Printed from WriteWords -

The Diving Bell And The Butterfly

by  laure

Posted: Saturday, March 1, 2008
Word Count: 687
Summary: Film review of Julian Schnabel new film.

Le Scaphandre et le Papillon

Jean-Dominique Bauby (April 23, 1952 – March 9, 1997) was a well-known French journalist and author and editor of the magazine ELLE.
On December 8, 1995 at the age of 42, Bauby suffered a cerebro-vascular attack while driving in the countryside in his smart new convertible.

When he woke up twenty days later, completely bed-ridden, breathing through a respirator (diving bell), feeding through a feeding tube, he found he was almost entirely speechless; he could only move his mouth a little, and blink his left eyelid.
Despite his condition, he authored the book The Diving Bell And The Butterfly by blinking when the correct letter was reached by a person slowly reciting the alphabet over and over again. Bauby had to compose and edit the book entirely in his head, and convey it painfully one letter at a time.
In 2007, American painter-director Julian Schnabel released a film version of The Diving Bell and the Butterfly. It starred actor Mathieu Amalric as Bauby and won Schnabel the best director prize at Cannes, a Golden Globe Award and an Academy Award nomination for Best Director.

In addition to his work as an artist, Schnabel has written and directed three films: Basquiat, a biopic on the painter Jean-Michel Basquiat(1996), and Before Night Falls(2000) an adaptation of Reinaldo Arena’s
autobiographical novel. The film takes an episodic look at the life of the
Cuban poet and novelist (1943-1990), from his childhood in Oriente province to his death in New York City.
As a painter, Schnabel chooses topics related to his art, and we can clearly see that his form of filming is far more original than that of most of the movies released now: three feature films, which constitute a biopic trilogy about modern artists transcending limitations.

Much of the movie is shot from Bauby's point of view, so Amalric is often offscreen, although we hear his voice, in narration. The shots from Bauby's stationary hospital-bed perspective are simultaneously distressing and inspiring, as cinematographer Janusz Kaminski(who did Shindler’s List) manipulates light and focus to create compelling images that would be abstract if not for the cropped presence of a nurse or piece of furniture.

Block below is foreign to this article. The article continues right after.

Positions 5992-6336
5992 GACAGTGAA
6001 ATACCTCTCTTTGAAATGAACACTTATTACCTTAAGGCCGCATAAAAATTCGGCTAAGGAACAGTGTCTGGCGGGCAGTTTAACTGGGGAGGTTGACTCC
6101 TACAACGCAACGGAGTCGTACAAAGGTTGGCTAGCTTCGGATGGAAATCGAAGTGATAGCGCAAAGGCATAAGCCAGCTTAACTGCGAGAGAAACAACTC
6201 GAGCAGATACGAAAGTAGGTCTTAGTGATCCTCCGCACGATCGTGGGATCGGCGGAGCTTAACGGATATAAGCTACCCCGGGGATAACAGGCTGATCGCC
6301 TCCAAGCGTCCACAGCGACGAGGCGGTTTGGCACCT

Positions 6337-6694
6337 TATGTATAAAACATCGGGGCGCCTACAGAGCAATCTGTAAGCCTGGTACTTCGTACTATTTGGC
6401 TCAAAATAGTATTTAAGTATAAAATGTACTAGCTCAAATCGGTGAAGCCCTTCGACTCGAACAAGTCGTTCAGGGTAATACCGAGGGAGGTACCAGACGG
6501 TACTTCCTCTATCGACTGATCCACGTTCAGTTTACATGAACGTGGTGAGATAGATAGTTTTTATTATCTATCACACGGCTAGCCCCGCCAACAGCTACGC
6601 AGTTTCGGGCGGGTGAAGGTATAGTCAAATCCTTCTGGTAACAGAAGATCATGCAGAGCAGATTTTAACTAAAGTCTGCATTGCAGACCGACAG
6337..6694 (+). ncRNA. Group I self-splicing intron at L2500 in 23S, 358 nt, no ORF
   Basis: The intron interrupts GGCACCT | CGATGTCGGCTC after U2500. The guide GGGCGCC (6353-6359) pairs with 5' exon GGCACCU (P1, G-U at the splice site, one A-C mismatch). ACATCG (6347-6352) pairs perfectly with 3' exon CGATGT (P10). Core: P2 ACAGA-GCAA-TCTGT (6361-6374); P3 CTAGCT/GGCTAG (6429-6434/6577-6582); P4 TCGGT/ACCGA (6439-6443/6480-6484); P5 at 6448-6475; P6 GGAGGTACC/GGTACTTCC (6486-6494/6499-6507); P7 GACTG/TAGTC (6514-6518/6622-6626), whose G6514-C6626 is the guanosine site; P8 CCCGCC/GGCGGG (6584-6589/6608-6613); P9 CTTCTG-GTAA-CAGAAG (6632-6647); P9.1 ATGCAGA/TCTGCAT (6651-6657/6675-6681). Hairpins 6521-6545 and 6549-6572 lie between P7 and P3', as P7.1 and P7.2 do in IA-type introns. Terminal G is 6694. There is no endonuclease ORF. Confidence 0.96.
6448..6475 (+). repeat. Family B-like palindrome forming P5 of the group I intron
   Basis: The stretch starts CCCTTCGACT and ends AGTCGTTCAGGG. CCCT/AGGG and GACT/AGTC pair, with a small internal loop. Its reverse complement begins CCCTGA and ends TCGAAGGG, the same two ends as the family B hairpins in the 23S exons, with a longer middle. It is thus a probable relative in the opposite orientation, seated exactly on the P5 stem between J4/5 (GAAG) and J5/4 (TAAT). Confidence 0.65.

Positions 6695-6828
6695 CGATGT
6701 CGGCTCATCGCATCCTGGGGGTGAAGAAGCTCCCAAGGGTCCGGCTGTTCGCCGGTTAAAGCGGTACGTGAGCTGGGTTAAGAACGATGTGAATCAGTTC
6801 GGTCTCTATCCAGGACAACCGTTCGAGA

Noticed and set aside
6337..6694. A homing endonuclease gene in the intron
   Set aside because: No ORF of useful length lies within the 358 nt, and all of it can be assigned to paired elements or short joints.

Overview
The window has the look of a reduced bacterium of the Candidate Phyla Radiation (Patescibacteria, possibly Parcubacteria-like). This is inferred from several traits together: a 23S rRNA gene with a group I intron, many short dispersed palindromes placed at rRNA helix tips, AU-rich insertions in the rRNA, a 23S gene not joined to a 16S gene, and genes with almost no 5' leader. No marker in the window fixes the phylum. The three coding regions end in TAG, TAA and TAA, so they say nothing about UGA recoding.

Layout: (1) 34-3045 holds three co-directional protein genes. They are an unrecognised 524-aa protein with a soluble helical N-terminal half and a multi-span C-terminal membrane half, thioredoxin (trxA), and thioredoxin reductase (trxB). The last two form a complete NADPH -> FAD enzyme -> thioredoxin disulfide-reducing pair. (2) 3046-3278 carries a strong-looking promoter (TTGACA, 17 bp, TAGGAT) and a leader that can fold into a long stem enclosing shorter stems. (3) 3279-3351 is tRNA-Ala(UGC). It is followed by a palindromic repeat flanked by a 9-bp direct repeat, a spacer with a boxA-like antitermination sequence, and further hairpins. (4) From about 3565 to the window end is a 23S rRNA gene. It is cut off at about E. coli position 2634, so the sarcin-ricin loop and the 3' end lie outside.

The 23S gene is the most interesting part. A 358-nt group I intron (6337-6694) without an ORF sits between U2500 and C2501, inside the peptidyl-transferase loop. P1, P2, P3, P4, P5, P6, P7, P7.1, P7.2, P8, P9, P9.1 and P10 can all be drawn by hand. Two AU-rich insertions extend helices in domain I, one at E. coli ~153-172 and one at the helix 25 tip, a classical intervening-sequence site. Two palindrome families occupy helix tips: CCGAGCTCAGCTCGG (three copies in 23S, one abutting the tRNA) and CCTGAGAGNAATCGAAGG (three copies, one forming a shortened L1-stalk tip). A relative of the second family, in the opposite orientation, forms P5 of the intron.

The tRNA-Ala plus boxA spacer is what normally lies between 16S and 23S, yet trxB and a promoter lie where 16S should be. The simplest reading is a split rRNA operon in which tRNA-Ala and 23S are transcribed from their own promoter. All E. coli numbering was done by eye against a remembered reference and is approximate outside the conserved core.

The shots finds beauty in the commonplace, evocative of the work of Willem de

Kooning or Mark Rothko, artists, painting in a style that came to be referred to Abstract expressionism, in the post World War II era. Artfully obscured, blurred at the edges and dappled with beautiful tones, reminiscent of the painting ‘Green, Red, Blue’ from the New York School artist Mark Rothko.

The beauty of the film doesn’t consist only in the photography: the character of Jean-Do contributes to it with subtlety and extreme courage.
The film begins with Jean-Do,( that’s how he used to be called by his entourage before his stroke) coming out of his coma and being told by a neurologist that he’s suffering from “Locked-in syndrome”. The English term is used by the French doctor; the spectator shares immediately in his isolation.
Initially he must come to terms with his condition and get over his death wish. His introspective makes him realise human existence is not only endurable but worthy of beautiful things and memories, as in a very moving sequence when he shaved his dad, or remembering the beautiful women of his life, like the mother of his children(Emmanuelle Seigner): such things can keep us alive. Fortunately Jean-Do has a love for culture, literature, cinema, he even calls the hospital balcony where he sits for hours thinking of movies “Cine-citta”. With his witty humour,his comments on his condition, and his perseverance are an extraordinary achievement, without self pity.
The soundtrack is sublime: tears of admiration for Jean-Do were running down my cheeks when Tom Waits sang "All the world is green".
The choice of songs is exquisite, from "La mer" by Charles Trenet to The Velvet Underground playing "Pale Blue Eyes".

The spectator doesn’t or shouldn’t feel sad, the story itself, which is without a doubt moving, tells us life is full of celebration.
A magnificent battle for life that definitely deserved to be seen.